Many work related health problems caused by maneuvering heavy objects could be eliminated in the future if the highly-hyped power-assist suits AKA exoskeletons are designed, manufactured and tested successfully in a cost efficient way.
The futuristic outfits are expected to enhance natural abilities and prevent debilitating injuries by taking some of the load of your joints.
Many high-tech companies are in the process of researching and manufacturing exoskeletons.
You can always count on Japan to be getting involved; the Japanese tech giant- Panasonic- is about to release an exoskeleton that will help workers move objects more easily and with reduced risk of injury. The company collaborated with ActiveLink– a subsidiary company- to develop the high-tech suit.
The exoskeleton weighs around 13 pounds and can be fixed on the back, feet and thighs, enabling the user to carry an extra load of 33 pounds and make smaller loads easier. The device is being tested and tried by warehouse handlers and forestry workers in Osaka, Japan.
The Panasonic exoskeleton features a lightweight carbon-fiber motor which consists of sensors that read the users movement. The sensors activate the motor when the wearer starts to lift or carry an object. The two companies are also testing another, larger gear designed to help move loads above 200 pounds.
Another Japanese company that goes by the name; Cyberdyne (yes they named there company the same name of the tech company in the movie terminator, lol) has just started selling exoskeletons designed for industrial and medical use.
Using a technology developed at the University of Tsukuba, the company’s suits use nerve signals to detect the user’s intention to move an object before applying assistive force. Cyberdyne is also partnering with the Japanese automation company- Omron– to develop a ‘more assistive’ outfit for use in factories.
In Germany, a few companies are showing an interest in the exoskeleton technology. The German automobile manufacturer- BMW- is working with ergonomic scientists at the Technical University of Munich to produce a 3-D-printed device that can be worn on the thumb. The custom-made orthotic device can help workers perform repetitive tasks.
Not really a exoskeleton but on the same path….
Audi, also a German carmaker, is testing a wearable device that can provide back support. The Noonee-owned device targets workers who perform tasks that require repetitive crouching.
The exoskeleton technology is also being developed in US. One company called US Bionics is gearing up to commercialize two exoskeletons that will be used for rehabilitation and another for industrial puposes. Hamayoon Kazerooni– the company cofounder and also a professor at the University of California- says that the mechanical outfits are very lightweight, conform to the body shape and do not affect a person’s movement. The power-assist suits will also be cheap, according to Kazerooni.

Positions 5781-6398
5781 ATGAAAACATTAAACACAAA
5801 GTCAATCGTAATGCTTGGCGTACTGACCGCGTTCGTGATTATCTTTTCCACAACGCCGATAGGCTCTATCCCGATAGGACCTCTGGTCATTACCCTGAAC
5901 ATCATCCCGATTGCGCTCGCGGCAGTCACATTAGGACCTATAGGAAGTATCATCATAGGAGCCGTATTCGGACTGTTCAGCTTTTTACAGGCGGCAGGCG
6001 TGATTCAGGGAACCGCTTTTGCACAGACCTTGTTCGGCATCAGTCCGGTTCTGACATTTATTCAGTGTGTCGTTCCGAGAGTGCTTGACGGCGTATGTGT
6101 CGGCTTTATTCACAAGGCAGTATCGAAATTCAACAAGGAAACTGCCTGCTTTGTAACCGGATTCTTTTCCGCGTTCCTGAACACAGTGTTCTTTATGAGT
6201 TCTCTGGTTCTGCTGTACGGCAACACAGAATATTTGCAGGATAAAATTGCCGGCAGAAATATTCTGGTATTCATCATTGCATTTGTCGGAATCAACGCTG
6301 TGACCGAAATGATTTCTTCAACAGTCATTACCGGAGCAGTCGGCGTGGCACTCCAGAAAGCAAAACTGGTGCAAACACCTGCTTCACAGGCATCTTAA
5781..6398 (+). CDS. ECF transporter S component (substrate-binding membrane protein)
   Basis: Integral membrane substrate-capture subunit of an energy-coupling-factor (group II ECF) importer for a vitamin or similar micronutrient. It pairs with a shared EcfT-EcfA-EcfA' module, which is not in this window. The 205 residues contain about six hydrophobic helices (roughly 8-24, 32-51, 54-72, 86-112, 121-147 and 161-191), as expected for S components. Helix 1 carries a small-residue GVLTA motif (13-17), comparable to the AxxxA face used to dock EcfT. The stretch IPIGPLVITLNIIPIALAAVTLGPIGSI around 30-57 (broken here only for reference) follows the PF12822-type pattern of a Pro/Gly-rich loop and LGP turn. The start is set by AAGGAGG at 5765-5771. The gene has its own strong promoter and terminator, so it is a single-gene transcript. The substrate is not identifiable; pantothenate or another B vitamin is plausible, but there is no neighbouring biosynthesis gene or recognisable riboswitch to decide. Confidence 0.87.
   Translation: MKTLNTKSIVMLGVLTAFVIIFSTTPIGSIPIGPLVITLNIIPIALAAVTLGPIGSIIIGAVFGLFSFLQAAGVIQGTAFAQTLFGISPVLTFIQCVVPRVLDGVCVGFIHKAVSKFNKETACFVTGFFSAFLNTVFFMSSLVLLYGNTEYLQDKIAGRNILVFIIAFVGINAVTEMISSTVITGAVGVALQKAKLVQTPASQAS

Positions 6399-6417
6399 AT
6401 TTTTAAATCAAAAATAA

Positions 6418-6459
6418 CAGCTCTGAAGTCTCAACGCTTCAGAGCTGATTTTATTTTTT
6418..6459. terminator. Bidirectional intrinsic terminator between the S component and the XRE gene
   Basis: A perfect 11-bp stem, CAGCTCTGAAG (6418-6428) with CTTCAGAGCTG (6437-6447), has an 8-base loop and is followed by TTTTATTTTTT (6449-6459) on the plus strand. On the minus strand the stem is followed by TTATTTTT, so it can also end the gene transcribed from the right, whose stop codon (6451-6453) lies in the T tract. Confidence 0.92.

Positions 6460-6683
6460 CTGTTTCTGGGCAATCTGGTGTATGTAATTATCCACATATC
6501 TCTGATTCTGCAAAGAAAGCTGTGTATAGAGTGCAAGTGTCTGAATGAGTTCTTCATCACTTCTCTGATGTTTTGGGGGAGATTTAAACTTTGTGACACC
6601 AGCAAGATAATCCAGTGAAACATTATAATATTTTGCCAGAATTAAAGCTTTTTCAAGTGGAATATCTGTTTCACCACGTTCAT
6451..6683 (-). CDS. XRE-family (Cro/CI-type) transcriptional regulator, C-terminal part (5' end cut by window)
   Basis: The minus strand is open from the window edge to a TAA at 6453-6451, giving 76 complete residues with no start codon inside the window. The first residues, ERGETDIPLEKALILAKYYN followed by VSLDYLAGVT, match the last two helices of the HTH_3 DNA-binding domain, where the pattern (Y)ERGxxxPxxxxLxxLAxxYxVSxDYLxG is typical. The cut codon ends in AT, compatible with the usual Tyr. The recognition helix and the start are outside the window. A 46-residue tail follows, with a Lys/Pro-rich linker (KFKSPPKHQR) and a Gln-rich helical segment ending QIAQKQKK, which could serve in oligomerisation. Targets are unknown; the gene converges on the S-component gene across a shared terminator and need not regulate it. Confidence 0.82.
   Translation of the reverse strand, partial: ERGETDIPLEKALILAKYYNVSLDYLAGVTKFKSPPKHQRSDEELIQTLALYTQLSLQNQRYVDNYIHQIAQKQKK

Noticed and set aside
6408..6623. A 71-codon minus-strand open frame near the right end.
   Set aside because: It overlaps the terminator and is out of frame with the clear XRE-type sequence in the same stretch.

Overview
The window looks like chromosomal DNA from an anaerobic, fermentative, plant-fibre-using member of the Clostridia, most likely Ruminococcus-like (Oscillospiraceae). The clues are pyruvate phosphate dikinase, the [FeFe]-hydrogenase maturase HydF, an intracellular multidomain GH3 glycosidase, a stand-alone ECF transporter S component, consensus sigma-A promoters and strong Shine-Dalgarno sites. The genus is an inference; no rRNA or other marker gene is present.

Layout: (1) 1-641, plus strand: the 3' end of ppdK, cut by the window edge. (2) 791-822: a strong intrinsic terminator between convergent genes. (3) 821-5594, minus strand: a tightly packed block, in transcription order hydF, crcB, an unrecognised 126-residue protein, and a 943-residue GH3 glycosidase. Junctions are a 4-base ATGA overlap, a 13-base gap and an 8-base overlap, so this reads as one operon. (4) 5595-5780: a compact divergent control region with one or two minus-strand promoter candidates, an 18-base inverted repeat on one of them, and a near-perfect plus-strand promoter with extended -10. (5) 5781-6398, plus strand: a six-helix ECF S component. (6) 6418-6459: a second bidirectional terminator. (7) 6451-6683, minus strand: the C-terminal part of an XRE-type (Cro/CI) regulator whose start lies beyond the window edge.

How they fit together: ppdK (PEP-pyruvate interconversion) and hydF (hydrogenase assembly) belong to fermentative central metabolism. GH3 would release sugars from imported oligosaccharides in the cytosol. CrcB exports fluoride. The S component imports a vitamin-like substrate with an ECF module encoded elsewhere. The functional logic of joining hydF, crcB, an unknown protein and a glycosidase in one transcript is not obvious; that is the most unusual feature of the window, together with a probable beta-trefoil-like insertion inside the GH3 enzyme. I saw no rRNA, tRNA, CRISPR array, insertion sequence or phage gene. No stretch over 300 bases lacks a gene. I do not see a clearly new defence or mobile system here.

People with spinal-cord injuries will have something to smile about when ReWalk starts selling its specialized exoskeleton. The Massachusetts-based company is targeting people who are confined to wheelchairs due to chronic back or spinal-cord injuries. The device is like crutches and is expected to help the victims enjoy a walk and even a maneuver such as scaling stairs and who knows what else in the very near future.
Also happeneing in the US, two Harvard University professors (Conor Walsh & Robert Wood) are using novel materials to develop much lighter exoskeletons. The outfits are also expected to be more comfortable in order to provide maximum assistance to the wearer, especially when in motion. According to the developer, the wearable devices will reshape the future of exoskeletons.
The U.S. military is also in the mix of developing power-assist mechanical outfits. These suits are hardcore, they enable marines to lift heavy objects with ease and to run longer while carrying weight!
The exoskeleton technology has been science fiction for quite some time, but by the look of things the technology is nearing reality. In addition to the above developments, there are a large number of exoskeletons being tested across the world. Some more fantastic and less cumbersome versions of mechanical outfits are expected to be introduced in the near future.
As it stands, most exoskeletons are available in the medical, manufacturing and military fields. But in the coming few years, the technology will move to other sectors where it is expected to make manual labor much easier.
Some sophisticated suits will reduce the negative effects of repetitive tasks and heavy lifting . Health conditions such as musculoskeletal disorders (MSDs), back injury, trauma of the arm & hand, white finger and Raynaud’s syndrome could be reduced significantly.
According to developers of exoskeletons across the world, the mechanical suits will be very common in 15 years. They will be widely used and could later become part of people’s lives. The power-assists will be used for tasks and activities that require physical strength such as making deliveries, moving things, construction, public works, forestry,agriculture etc.